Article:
Maintaining a regular exercise regimen throughout your pregnancy offers numerous health benefits for you and baby. Exercise can boost your mood, improve sleep quality, reduce aches and pains, prepare your body for childbirth, and help prevent gestational diabetes and preeclampsia. The American College of Obstetricians and Gynecologists recommends pregnant women exercise 30 minutes a day most days of the week. During the first trimester, women have typically only gained a few pounds and do not have balance issues yet so exercise will be more comfortable than later in the pregnancy.
Dancing During Pregnancy
Dancing is a fun aerobic form of exercise during early pregnancy. Dance as you normally would, whether it's in your home or a group class. Dance for at least 20 minutes three times per week and adjust the intensity of dancing based on how you feel. Be sure to keep your workout low-impact and keep one foot on the floor at all times by opting to march or step side to side instead of jumping.
Yoga is an excellent cardiovascular workout that relieves stress and tension, tones and stretches muscles, and improves balance and circulation. The meditation and breathing techniques of yoga can also prepare an expectant mother for the demands of labor and delivery. Most forms of yoga are safe, but a prenatal yoga class will be adapted to the abilities and safety needs of pregnant women.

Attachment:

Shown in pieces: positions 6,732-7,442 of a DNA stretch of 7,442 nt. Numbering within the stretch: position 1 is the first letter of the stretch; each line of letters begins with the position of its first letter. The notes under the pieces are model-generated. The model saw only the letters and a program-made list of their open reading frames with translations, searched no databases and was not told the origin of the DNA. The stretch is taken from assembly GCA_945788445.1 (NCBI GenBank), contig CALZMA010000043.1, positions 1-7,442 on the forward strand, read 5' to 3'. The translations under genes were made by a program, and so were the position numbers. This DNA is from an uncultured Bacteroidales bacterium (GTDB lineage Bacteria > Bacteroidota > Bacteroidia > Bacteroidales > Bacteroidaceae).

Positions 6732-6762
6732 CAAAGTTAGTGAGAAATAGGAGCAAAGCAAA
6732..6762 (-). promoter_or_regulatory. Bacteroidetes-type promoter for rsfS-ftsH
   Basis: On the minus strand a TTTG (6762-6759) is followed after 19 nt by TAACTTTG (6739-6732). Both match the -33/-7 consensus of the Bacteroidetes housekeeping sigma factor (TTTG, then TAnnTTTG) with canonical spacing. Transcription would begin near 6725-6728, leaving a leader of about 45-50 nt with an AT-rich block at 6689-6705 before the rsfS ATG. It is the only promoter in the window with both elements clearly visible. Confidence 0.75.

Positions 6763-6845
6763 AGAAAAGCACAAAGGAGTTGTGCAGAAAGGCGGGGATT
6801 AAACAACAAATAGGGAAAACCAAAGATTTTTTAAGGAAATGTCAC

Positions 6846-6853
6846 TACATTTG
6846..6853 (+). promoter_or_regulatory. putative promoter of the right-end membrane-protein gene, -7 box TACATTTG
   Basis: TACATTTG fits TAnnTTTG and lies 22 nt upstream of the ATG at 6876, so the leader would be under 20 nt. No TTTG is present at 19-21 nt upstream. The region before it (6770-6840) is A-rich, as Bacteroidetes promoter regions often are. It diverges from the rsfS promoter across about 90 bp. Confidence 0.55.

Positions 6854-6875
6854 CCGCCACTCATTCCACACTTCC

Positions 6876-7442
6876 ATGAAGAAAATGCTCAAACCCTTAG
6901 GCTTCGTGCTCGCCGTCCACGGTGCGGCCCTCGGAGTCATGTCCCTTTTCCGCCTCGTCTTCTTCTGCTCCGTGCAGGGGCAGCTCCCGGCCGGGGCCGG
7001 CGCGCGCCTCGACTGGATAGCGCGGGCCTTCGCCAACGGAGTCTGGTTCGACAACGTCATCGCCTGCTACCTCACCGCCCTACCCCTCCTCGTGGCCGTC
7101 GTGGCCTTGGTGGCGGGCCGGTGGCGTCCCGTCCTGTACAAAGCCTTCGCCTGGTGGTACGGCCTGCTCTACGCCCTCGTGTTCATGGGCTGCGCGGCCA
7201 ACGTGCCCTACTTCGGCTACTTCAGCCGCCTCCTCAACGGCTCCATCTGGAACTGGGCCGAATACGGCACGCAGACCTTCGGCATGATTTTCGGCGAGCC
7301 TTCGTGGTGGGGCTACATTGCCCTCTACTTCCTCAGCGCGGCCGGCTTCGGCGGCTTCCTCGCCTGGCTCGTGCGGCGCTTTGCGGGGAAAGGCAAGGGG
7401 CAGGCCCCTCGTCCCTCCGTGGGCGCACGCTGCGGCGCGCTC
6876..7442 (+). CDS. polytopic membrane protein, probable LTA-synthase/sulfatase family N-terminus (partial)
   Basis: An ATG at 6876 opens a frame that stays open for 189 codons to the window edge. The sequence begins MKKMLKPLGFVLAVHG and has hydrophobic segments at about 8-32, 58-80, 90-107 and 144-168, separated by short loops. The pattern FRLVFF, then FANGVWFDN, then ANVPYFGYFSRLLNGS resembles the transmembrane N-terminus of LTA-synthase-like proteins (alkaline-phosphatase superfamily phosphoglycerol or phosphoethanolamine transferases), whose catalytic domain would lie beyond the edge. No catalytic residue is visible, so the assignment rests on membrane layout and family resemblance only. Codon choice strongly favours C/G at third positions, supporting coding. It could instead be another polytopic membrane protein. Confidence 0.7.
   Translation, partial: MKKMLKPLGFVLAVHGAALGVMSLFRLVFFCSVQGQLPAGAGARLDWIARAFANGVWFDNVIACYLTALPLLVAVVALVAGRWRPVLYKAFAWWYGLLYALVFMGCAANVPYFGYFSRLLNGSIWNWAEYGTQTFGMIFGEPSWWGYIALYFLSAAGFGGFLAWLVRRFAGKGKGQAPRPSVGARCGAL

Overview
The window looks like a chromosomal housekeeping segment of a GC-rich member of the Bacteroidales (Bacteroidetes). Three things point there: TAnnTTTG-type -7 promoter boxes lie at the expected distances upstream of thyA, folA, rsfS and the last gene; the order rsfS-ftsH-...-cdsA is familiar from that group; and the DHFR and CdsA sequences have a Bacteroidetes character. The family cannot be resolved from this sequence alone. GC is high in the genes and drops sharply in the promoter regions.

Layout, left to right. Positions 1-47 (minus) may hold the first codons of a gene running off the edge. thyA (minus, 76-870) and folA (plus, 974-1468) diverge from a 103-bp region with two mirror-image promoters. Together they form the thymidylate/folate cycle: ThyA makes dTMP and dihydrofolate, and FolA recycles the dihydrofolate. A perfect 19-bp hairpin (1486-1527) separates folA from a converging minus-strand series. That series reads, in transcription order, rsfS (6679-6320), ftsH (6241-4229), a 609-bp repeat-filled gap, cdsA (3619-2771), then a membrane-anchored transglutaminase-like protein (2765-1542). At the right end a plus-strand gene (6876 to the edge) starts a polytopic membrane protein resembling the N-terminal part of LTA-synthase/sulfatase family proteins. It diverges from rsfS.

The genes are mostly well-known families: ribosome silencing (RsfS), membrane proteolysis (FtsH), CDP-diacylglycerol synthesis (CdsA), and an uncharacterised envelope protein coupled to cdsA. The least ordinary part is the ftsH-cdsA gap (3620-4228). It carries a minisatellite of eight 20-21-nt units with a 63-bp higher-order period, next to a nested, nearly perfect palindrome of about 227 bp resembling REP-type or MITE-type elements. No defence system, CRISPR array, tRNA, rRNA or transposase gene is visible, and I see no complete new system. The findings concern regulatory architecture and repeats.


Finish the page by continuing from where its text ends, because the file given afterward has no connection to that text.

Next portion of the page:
Low-impact aerobic exercise builds muscle tone and strengthens your heart and lungs. If you were already participating in aerobics before you became pregnant, you will most likely be able to continue throughout your 1st trimester. You may want to join an aerobics class or watch an exercise DVD that is designed for expectant women. To minimize stress on your joints and prevent falls, avoid any kind of jumping, leaping, or kicking that can cause you to lose your balance.
Walking During Pregnancy
Walking is one of the best and safest cardiovascular exercises for pregnant women. Walking is low-impact, easy on your joints and doesn't require a high fitness level. You can walk wherever is convenient and accessible to you, so it can be easily incorporated into your schedule. You should be able to continue at the intensity you were walking before you became pregnant or if you were previously inactive, start slow and work your way up to brisk 20- to 30-minute workouts.
Swimming During Pregnancy
Swimming is a great low-impact cardiovascular exercise that tones your body and raises your heart rate while sparing any stress on your joints. Swimming also improves circulation and builds endurance. Swimming is an activity that poses a low risk of injury and you're not likely to overheat. Swimming may help ease nausea and boost energy during the first trimester.
If you have a medical problem, exercise may not be advisable. Be sure to consult your health care provider before starting an exercise program. Always begin by warming up and stretching adequately and wear loose fitting and comfortable clothing. Drink water before, after and during your workout and make sure to consume enough calories to meet your pregnancy needs as well as for your exercise program. Listen to your body and trust what it tells you. Stop exercising when you begin to tire – do not wait until you've reached the point of exhaustion.